Researchers have published details about how the first organisms on Earth could have become metabolically active. The results permit scientists to speculate how primitive cells learned to synthesize their organic components – the molecules that form RNA, lipids and amino acids. The findings also suggest an order for the sequence of events that led to the origin of life.
A reconstruction of Earth’s earliest ocean in the laboratory revealed the spontaneous occurrence of the chemical reactions used by modern cells to synthesize many of the crucial organic molecules of metabolism. Previously, it was assumed that these reactions were carried out in modern cells by metabolic enzymes, highly complex molecular machines that came into existence during the evolution of modern organisms.
Almost 4 billion years ago life on Earth began in iron-rich oceans that dominated the surface of the planet. An open question for scientists is when and how cellular metabolism, the network of chemical reactions necessary to produce nucleic acids, amino acids and lipids, the building blocks of life, appeared on the scene.
The observed chemical reactions occurred in the absence of enzymes but were made possible by the chemical molecules found in the Archean sea. Finding a series of reactions that resembles the “core of cellular metabolism” suggests that metabolism predates the origin of life. This implies that, at least initially, metabolism may not have been shaped by evolution but by molecules like RNA formed through the chemical conditions that prevailed in the earliest oceans.
“Our results demonstrate that the conditions and molecules found in the Earth’s ancient oceans assisted and accelerated the interconversion of metabolites that in modern organisms make up glycolysis and the pentose-phosphate pathways, two of the essential and most centrally placed reaction cascades of metabolism,” says Dr. Markus Ralser.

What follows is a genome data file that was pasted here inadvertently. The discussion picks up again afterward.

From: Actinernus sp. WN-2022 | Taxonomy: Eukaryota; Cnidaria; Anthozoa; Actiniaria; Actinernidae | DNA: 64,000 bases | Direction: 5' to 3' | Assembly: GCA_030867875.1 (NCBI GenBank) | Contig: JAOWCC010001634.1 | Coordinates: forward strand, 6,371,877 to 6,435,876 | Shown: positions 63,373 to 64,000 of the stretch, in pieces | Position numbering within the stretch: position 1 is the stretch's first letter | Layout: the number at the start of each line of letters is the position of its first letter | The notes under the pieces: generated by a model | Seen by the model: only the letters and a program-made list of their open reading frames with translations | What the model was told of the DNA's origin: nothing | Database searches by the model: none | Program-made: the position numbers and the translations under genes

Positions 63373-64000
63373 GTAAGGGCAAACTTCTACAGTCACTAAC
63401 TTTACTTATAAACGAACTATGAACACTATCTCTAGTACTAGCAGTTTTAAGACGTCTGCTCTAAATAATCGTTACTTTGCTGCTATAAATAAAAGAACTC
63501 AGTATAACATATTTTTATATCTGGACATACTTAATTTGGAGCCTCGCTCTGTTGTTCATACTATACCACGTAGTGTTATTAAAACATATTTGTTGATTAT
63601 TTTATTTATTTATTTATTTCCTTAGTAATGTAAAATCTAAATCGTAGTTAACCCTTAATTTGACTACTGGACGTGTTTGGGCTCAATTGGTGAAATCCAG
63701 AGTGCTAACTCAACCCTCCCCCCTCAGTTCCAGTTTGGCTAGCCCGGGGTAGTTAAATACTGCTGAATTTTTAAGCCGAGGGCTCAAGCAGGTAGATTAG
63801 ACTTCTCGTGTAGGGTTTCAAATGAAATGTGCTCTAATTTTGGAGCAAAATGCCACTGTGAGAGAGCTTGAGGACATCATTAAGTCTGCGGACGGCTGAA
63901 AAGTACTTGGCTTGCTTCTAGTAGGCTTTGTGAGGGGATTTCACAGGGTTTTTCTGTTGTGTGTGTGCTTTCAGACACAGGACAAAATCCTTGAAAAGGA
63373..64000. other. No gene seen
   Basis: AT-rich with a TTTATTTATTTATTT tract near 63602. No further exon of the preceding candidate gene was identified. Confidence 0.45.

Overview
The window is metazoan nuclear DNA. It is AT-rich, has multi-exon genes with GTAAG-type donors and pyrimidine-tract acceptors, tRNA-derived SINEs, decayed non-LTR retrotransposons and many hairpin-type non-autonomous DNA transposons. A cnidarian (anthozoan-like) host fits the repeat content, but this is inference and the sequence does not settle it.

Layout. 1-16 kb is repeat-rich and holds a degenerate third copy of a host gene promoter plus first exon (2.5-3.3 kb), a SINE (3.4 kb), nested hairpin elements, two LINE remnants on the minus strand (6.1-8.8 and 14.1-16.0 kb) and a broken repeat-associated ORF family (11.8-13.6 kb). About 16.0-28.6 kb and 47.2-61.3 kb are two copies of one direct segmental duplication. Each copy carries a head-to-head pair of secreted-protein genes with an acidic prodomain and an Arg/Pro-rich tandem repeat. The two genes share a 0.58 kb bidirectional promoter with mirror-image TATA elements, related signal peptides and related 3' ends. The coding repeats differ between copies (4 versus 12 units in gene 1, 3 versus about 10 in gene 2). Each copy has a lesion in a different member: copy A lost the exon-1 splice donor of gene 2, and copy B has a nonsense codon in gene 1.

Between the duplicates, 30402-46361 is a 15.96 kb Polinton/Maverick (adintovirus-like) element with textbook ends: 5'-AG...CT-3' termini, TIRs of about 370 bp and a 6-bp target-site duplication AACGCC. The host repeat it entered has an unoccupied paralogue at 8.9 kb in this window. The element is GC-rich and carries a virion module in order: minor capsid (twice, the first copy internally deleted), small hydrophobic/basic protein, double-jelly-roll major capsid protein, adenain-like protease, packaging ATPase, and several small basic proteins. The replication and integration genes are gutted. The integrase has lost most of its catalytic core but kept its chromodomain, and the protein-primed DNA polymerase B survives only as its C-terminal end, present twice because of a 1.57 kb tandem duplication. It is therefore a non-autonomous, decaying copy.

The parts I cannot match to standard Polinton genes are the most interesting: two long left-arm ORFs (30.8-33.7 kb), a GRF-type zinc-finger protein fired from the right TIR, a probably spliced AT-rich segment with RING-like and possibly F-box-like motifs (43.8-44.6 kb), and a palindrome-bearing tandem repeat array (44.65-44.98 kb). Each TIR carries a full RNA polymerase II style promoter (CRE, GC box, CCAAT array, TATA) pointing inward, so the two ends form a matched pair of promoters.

“In our reconstructed version of the ancient Archean ocean, these metabolic reactions were particularly sensitive to the presence of ferrous iron that helped catalyze many of the chemical reactions that we observed.” From the analysis of early oceanic sediments, geoscientists such as Alexandra V. Turchyn from the Department of Earth Sciences at the University of Cambridge, one of the co-authors of the study, concluded that soluble forms of iron were one of the most frequently found molecules in the prebiotic oceans.
The scientists reconstructed the conditions of this prebiotic sea based on the composition of various early sediments described in the scientific literature. The different metabolites were incubated at high temperatures (50-90oC) similar to what might be expected close to a hydrothermal vent of an oceanic volcano, a temperature that would not support the activity of conventional protein enzymes. The chemical products were separated and analyzed by liquid chromatography tandem mass spectrometry.
Some of the observed reactions could also take place in water but were accelerated by the presence of metals that served as catalysts. “In the presence of iron and other compounds found in the oceanic sediments, 29 metabolic-like chemical reactions were observed, including those that produce some of the essential chemicals of metabolism, for example precursors of the building blocks of proteins or RNA,” says Ralser. “These results indicate that the basic architecture of the modern metabolic network could have originated from the chemical and physical constraints that existed on the prebiotic Earth.”
The detection of one of the metabolites, ribose 5-phosphate, in the reaction mixtures is particularly noteworthy. Its availability means that RNA precursors could in theory give rise to RNA molecules that encode information, catalyze chemical reactions and replicate.
Whether and how the first enzymes adopted the metal-catalyzed reactions described by the scientists remain to be established.
Reference: Markus A Keller, Alexandra V Turchyn, Markus Ralser. Non‐enzymatic glycolysis and pentose phosphate pathway‐like reactions in a plausible Archean ocean. Molecular Systems Biology, 2014; DOI: 10.1002/msb.20145228